[126] Total Cured Transferred to Convalescent Horse Depot Died Destroyed Caste and Sold Remaining under treatment Transferred sick*
General diseases 317 21 125   2 35 to a horse butcher 107 27
Respiratory 34 1 1 to a horse butcher 20 12
Circulatory
Urinary
Generative 4 2 2
Digestive 4 2 1 to a horse butcher 1
Lymphatic 1 1 to a horse butcher
Nervous 3 1 to a horse butcher 2
Skin 562 3 to a horse butcher 53 506
Locomotary 339 39 39 to a horse butcher3 to a horse butcher 246 15
Specific 91 3 2 to a horse butcher 30 56
Visual 671 64 65 to a horse butcher 6 to farmers 382 154
Injuries 365 20 3 30 to a horse butcher 277 35
Total 2391 144 8 184 1118 809

Veterinary hospitals were the backbone of the AVC. The Army order 66 of 1914 established the creation of seven veterinary hospitals.[127] Initially there were only six hospitals with a capacity of 250 patients, but after it became apparent that this was not enough to meet demand, eight hospitals with a capacity of 2,000 patients came into existence, conveniently stationed at different points along the communication lines to ensure there was always one within easy reach of most points on the Western Front,[128] and to facilitate horses' speedy arrival.[129] Yet, it was seldom that hospitals had less than 3,000 patients at a time.[130] Hospitals were grouped in twos and threes, each group functioning for a particular section of the front line and each containing one reception hospital, one mange hospital and one general hospital.[131] Each hospital was divided up into different wards, usually for different cases, such as for chest complaints, skin diseases or surgical attention, consisting of both permanent stables, loose boxes, tents, open lines, standings and kraals. Some hospitals would also consist of specific isolation lines, contagious diseases yard, isolation outside lines, surgical lines, sick lines, and temporary sick lines, for when overflows occurred, and some even had their own abattoir to maximise its working efficiency, and economise.[132]

The AVC was one of the few arms of the British army that helped fund itself, proving its effectiveness. The sale of useless horses to farmers or to local or Parisian horse butchers produced a steady income. When a horse was to be destroyed the Major of each hospital checked whether the horse was fit for food. Horses unfit for the army but fit to be sold for food could be highly profitable. The total amount realised for the sale of forty-seven horses from number seven veterinary hospital, to a 'M. Croutel', a horse butcher, for the week ending 28 February 1918, was £18,450.[133] Returns could also be gained through the sale of carcasses divided up into bones, oil and grease, hoofs or hair, and purchased separately in kilos. 7,193 kilos of bones could fetch up to 1,042 francs.[134] Horse hair was considered valuable by locals and Parisians and horse flesh could be sold as pig food, chicken food or bone meal to local farmers.[135] Seven 'horse economiser plants' were set up near groups of veterinary hospitals, for these purposes. The production of horse meat also played a part in aiding the economy of the nation, by feeding it to enemy prisoners of war, instead of beef, during the summer of 1918.[136] Innovatively, in the most economical manner, some veterinary hospitals also found it possible to collect methane gas generated by decaying horse flesh and manure for the purpose of heating, therefore preventing smell and saving fuel.[137] Auctions were the common way for horses to be sold to farmers after being authorized by the War Office to do so. Horses could fetch up to 250 to 400 francs.[138] Horses with more severe injuries such as shattered jaws would be sold for less, whilst those which were blind would be sold at the top end. A total of 25,000 horses were sold to agriculturists prior to demobilisation, which greatly increased the economy of the AVC.[139]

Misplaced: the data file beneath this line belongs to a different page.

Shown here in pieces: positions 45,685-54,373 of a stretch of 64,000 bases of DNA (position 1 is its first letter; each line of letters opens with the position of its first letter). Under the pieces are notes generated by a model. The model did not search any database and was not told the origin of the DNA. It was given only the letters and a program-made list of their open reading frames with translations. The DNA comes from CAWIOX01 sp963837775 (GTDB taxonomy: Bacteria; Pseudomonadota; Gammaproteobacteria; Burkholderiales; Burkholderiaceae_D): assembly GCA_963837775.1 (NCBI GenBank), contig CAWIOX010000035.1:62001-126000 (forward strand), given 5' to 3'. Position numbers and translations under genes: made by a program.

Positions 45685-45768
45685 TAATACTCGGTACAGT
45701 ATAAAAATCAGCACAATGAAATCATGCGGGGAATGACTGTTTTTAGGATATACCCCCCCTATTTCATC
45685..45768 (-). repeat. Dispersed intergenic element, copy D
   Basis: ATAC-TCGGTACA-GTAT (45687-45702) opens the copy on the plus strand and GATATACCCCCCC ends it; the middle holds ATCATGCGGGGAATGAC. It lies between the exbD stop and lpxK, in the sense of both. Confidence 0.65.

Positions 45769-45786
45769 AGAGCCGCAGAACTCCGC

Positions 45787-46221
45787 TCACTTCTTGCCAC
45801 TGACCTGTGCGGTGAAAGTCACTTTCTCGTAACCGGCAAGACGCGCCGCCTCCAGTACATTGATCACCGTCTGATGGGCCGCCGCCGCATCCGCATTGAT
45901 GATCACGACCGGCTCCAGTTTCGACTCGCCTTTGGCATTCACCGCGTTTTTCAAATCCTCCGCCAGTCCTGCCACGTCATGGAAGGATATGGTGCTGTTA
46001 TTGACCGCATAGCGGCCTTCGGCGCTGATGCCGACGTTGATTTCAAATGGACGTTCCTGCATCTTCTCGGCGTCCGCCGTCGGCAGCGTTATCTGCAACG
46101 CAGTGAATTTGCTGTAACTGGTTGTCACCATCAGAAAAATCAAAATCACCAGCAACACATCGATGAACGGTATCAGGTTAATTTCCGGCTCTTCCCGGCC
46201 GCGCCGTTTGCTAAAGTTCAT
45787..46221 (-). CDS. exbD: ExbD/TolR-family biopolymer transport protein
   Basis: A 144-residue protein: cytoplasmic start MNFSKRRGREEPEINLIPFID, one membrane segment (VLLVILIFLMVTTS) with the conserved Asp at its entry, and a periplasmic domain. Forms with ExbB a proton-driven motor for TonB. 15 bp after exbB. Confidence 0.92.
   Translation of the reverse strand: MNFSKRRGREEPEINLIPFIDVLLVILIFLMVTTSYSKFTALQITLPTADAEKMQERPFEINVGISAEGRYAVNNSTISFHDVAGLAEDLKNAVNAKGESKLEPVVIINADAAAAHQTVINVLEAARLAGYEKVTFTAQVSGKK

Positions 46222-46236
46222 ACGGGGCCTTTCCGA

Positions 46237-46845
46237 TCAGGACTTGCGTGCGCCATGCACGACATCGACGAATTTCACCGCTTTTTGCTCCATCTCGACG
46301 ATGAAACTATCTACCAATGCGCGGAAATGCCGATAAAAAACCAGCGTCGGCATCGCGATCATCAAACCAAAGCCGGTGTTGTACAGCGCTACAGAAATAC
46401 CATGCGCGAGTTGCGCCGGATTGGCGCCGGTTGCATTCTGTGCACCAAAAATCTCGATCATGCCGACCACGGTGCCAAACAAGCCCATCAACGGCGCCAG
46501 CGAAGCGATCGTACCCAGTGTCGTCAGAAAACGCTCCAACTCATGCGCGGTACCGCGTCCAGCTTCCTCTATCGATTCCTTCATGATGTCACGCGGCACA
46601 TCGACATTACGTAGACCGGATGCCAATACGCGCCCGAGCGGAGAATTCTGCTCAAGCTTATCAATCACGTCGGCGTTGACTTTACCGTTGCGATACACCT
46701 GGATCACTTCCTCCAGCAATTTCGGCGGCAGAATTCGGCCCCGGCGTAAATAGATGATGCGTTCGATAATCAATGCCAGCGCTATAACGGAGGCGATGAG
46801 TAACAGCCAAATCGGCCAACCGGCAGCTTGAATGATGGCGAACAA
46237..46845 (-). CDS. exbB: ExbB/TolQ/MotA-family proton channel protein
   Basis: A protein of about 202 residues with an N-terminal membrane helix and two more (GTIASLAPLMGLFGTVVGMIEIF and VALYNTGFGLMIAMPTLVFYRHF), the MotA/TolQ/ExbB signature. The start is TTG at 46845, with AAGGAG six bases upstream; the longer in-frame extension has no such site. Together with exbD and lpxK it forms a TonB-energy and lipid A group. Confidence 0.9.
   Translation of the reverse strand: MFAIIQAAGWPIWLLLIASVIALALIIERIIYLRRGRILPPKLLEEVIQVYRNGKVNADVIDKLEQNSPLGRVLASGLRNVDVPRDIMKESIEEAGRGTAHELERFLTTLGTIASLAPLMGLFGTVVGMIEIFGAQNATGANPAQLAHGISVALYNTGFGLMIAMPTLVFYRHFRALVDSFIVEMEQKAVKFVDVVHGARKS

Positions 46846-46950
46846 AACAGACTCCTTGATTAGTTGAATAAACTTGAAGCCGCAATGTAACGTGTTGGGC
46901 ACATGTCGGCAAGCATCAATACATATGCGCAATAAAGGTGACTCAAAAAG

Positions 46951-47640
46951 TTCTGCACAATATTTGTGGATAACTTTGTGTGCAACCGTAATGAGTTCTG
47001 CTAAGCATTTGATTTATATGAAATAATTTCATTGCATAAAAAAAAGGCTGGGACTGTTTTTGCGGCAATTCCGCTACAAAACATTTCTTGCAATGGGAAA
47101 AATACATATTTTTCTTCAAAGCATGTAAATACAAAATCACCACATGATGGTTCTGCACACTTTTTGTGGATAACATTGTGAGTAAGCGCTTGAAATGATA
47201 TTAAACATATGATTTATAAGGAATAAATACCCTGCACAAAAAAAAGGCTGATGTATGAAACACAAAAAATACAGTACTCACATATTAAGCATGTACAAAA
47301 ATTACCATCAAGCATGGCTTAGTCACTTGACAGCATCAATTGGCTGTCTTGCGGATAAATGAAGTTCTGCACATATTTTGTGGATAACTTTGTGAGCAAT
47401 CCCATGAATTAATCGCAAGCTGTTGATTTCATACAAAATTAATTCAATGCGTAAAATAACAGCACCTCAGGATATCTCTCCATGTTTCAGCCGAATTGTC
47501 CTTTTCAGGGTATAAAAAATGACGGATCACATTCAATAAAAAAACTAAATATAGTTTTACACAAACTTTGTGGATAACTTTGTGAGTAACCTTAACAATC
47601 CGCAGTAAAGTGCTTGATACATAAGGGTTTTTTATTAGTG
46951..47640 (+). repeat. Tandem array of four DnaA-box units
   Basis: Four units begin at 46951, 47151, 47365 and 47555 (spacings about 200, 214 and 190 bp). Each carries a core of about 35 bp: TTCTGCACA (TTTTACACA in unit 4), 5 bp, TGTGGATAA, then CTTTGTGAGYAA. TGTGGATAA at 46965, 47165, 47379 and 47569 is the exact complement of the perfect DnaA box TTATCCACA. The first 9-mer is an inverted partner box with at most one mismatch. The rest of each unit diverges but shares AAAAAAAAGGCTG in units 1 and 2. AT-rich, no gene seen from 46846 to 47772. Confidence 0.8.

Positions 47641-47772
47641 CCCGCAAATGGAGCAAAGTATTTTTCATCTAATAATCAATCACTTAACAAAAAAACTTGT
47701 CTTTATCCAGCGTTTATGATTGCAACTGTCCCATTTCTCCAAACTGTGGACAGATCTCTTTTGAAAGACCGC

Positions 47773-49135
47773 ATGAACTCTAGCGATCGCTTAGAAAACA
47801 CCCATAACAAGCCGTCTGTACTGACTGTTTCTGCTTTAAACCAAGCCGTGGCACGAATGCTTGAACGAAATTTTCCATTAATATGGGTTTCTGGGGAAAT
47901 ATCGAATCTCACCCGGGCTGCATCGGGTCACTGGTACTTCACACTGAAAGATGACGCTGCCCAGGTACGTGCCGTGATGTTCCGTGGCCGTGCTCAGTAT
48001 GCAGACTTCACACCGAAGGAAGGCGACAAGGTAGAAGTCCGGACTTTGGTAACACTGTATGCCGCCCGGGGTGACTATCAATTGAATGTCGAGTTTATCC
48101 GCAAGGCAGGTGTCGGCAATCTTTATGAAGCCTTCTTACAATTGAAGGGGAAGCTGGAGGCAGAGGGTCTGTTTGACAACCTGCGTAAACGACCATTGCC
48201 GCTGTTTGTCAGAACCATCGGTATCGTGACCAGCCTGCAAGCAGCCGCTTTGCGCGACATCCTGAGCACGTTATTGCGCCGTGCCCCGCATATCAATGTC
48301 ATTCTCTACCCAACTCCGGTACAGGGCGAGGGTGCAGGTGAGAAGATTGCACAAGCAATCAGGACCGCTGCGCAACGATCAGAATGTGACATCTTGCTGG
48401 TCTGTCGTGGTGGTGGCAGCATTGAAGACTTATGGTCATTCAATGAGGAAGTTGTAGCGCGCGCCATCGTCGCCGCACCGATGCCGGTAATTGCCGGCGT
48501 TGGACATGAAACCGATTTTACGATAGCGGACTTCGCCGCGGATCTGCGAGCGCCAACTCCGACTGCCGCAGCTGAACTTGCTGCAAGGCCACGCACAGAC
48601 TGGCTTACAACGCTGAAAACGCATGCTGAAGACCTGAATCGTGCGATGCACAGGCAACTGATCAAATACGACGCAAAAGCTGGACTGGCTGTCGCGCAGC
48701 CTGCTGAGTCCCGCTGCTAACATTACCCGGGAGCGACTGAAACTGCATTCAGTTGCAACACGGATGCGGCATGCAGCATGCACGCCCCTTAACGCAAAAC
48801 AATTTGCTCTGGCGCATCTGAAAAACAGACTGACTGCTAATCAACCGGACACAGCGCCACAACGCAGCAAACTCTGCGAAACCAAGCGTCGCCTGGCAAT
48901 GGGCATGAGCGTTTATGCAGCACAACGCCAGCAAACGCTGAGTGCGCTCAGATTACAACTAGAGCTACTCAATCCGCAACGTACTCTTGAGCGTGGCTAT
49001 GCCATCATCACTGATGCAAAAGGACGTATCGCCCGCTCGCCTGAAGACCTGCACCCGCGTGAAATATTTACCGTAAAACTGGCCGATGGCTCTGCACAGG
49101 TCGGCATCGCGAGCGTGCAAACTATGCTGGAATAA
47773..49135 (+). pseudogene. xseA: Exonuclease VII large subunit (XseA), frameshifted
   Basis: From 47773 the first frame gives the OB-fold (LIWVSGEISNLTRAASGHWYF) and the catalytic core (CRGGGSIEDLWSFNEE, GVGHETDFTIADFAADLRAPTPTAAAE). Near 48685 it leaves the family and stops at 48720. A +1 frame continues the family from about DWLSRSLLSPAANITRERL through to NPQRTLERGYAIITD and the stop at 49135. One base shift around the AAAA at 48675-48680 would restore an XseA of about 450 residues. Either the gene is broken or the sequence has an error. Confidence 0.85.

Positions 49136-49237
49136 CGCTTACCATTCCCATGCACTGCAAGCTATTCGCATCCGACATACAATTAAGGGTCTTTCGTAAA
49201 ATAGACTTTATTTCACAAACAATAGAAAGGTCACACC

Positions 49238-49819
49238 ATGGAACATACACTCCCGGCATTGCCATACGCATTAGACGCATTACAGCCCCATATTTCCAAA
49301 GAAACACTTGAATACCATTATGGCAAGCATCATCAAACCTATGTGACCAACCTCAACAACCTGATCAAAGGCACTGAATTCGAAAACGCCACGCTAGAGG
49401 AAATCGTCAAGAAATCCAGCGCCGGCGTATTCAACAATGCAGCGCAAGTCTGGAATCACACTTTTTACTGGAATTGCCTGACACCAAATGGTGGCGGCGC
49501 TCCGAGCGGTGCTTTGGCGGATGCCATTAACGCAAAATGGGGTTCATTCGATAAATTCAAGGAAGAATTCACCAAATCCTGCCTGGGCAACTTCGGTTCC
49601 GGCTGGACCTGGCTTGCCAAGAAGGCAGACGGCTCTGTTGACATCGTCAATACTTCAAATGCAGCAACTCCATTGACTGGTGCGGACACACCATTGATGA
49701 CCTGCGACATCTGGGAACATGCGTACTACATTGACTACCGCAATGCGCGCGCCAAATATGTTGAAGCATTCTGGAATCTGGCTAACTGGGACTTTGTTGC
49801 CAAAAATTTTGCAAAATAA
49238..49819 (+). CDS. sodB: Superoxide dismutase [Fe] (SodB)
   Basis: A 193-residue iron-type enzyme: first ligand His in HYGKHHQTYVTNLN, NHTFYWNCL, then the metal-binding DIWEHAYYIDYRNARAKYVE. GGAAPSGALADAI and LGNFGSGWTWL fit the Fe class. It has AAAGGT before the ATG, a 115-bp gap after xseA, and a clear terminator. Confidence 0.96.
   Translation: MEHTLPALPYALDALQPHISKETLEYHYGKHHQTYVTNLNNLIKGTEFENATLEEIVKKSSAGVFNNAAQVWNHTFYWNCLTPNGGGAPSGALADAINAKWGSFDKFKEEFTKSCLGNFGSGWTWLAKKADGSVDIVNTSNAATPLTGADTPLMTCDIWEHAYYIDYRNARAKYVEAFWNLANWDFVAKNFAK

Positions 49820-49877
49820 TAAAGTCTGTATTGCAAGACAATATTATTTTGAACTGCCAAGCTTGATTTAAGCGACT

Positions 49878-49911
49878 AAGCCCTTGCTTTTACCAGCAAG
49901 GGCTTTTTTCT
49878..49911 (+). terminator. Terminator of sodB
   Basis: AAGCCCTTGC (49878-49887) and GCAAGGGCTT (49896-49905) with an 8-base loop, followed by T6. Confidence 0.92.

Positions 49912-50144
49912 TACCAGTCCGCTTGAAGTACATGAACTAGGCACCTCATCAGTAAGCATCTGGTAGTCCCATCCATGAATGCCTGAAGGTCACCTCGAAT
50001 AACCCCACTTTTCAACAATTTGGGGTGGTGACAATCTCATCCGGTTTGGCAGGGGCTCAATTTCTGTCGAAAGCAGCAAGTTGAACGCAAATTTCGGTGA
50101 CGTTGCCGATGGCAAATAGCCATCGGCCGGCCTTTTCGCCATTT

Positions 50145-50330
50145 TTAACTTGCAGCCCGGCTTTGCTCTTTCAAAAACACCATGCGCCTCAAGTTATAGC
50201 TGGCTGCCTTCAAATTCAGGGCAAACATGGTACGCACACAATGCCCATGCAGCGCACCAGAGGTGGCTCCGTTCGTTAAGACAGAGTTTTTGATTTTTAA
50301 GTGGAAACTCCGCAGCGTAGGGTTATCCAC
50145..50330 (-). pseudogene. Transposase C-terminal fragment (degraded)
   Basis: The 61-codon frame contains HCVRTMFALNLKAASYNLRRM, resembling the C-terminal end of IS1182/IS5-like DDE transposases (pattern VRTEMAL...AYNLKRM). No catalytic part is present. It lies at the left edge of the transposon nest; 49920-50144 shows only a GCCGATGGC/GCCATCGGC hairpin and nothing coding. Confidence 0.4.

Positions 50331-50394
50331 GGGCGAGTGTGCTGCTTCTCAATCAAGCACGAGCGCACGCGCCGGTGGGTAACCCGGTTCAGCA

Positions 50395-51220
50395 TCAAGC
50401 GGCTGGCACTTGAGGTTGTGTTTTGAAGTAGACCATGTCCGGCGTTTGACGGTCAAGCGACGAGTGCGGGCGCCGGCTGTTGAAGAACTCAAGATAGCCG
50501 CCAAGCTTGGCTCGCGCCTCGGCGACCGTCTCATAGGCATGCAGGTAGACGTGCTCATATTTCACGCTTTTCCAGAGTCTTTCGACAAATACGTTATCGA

Haig remarked on Christmas day, 1917, 'the work of the AVC...has contributed largely to the general efficiency of the Army'.[140] Amongst many of its achievements, the most outstanding were; the control of mange and glanders, the construction of veterinary hospitals and convalescent horse depots, the economical disposal of animals and the excellent interior economy of hospitals.[141] As a result of its remarkable work, it deservedly received from King George V the title of 'royal' attached to it, on 27 November 1918.[142] By the beginning of 1918, the system had become so efficient that nearly every horse was returned to duty. Plans were also implemented in case the war continued in 1919, for the creation of more hospitals, bacteriological laboratories, and the recruitment of more personnel to improve the system further, thus proving how even in 1919, the role of the horse was considered invaluable and how the institution had undergone a learning curve.